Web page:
MSPs must rise to regulatory compliance challenges
Data laws and requirements have made regulatory compliance a fact of life for every MSP. Here's why that's a good thing for the industry.
While some MSPs have profited greatly from regulated vertical markets, many others have tried to steer clear of the challenges and risks of regulatory compliance.
But today, that avoidance is no longer possible. Regulatory compliance is a reality that MSPs must confront. The good news is that managed service providers with regulatory knowledge have never been in greater demand.
Everyday MSPs wake up to regulations
For general practitioners, or "everyday MSPs," regulatory compliance has mostly represented an abstract concept, rather than a common concern. They would only hear about it in discussions at MSP industry conferences and on online forums. More recently, however, these general practitioner MSPs have seen regulatory issues creep into their average clients.
That's because various data privacy, security and breach notification requirements affect nearly every MSP today. Data handling laws apply to MSPs and their clients around the world. As a result, MSPs must have a strong grasp on data privacy and security rules to deliver even rudimentary managed services offerings.
Specialized MSPs step up their games
Meanwhile, MSPs with practices for regulated clients must operate at a higher proficiency level than before. Managed services clients in vertical markets -- such as healthcare, banking and financial services, and legal services, to name a few -- now deal with increasingly more detailed data handling requirements.
The challenge for these MSPs is to master both their own internal data handling requirements and their clients'.
Startup MSPs can't ignore regulated environments
New MSPs -- including existing companies entering the managed services profession -- must recognize the regulatory climate the IT services industry finds itself in today.
Gone are the days when MSPs were merely IT administrators and functionaries on behalf of their clients. MSPs must now have a working knowledge of data laws to maintain even a baseline level of competence.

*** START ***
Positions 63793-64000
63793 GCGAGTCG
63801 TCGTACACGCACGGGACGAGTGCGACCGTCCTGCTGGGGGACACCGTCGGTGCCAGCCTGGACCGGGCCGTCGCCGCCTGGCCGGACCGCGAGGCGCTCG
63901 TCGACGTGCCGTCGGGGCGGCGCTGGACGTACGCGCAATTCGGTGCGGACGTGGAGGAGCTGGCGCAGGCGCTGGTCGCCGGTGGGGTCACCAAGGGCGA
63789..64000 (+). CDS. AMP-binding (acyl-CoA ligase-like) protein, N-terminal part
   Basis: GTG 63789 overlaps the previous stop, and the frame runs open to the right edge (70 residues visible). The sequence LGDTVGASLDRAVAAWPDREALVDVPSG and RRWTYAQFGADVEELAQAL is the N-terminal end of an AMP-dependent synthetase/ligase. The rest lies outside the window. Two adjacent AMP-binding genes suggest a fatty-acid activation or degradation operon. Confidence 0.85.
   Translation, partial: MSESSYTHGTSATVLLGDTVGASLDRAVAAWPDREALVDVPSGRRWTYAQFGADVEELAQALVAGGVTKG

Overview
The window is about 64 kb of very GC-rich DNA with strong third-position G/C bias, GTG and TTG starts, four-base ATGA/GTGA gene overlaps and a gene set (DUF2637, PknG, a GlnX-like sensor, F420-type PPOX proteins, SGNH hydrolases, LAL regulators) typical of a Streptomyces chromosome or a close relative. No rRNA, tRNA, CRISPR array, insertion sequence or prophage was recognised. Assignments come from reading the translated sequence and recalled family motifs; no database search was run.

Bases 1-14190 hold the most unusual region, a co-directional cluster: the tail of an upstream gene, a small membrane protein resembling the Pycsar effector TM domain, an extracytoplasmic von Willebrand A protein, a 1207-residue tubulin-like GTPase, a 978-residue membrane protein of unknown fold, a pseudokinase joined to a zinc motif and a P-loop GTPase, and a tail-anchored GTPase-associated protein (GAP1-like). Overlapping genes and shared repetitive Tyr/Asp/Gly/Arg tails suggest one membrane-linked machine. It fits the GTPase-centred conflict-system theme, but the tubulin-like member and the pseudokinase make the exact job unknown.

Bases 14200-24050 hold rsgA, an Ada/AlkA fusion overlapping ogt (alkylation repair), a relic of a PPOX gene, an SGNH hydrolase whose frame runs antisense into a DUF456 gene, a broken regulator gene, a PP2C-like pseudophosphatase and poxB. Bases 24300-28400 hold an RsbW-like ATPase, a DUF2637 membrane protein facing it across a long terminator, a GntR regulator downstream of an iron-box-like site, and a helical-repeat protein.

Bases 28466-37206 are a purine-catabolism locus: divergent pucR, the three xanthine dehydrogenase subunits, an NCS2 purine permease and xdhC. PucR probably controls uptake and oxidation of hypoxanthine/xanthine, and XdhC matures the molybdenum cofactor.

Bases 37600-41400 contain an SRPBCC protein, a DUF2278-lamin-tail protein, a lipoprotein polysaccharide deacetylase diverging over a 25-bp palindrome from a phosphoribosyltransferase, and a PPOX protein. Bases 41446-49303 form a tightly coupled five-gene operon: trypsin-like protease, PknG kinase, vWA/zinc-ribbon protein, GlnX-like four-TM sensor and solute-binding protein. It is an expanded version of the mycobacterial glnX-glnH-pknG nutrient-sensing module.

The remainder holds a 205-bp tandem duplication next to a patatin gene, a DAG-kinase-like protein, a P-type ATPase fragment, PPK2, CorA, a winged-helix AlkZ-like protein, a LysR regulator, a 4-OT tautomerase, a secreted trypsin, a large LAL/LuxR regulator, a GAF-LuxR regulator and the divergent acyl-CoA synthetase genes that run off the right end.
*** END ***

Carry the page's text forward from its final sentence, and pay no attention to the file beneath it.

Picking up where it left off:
Data laws create opportunities for all MSPs
It would be a mistake to see these changes to the managed services profession as anything other than positive.
When the MSP industry began its evolution back in the mid-1990s, data regulations were much simpler than they are now. Additionally, during that period, customer demand for MSPs had only started to emerge, and MSPs faced far less competition and commoditization pressure. Today, new data regulations create significant demand for MSPs and make them far more critical to customer operations.
The barriers to entry into the managed services market have also changed. In the past, these barriers were limited primarily to cost and human resources. In 2000, the average cost to start a managed services practice ranged from $500,000 to $1 million. Today, the cost barriers have largely lifted. Instead, companies that seek to become MSPs have a knowledge barrier to overcome: an individual- and organizational-level understanding of data laws and regulatory compliance.
Investment in certifications, audits and ongoing training can help MSPs conquer the knowledge barrier, setting them up for success in regulated environments.
About the Author
Charles Weaver is the CEO and co-founder of the International Association of Managed Service Providers (MSPAlliance). Since its inception in 2000, the organization has grown to more than 30,000 members worldwide. Under Weaver's management, MSPAlliance has expanded its reach and influence to include education, standards of conduct and certifications for managed services professionals and companies. Author of the book The Art of Managed Services, Weaver writes and speaks extensively about the managed services industry.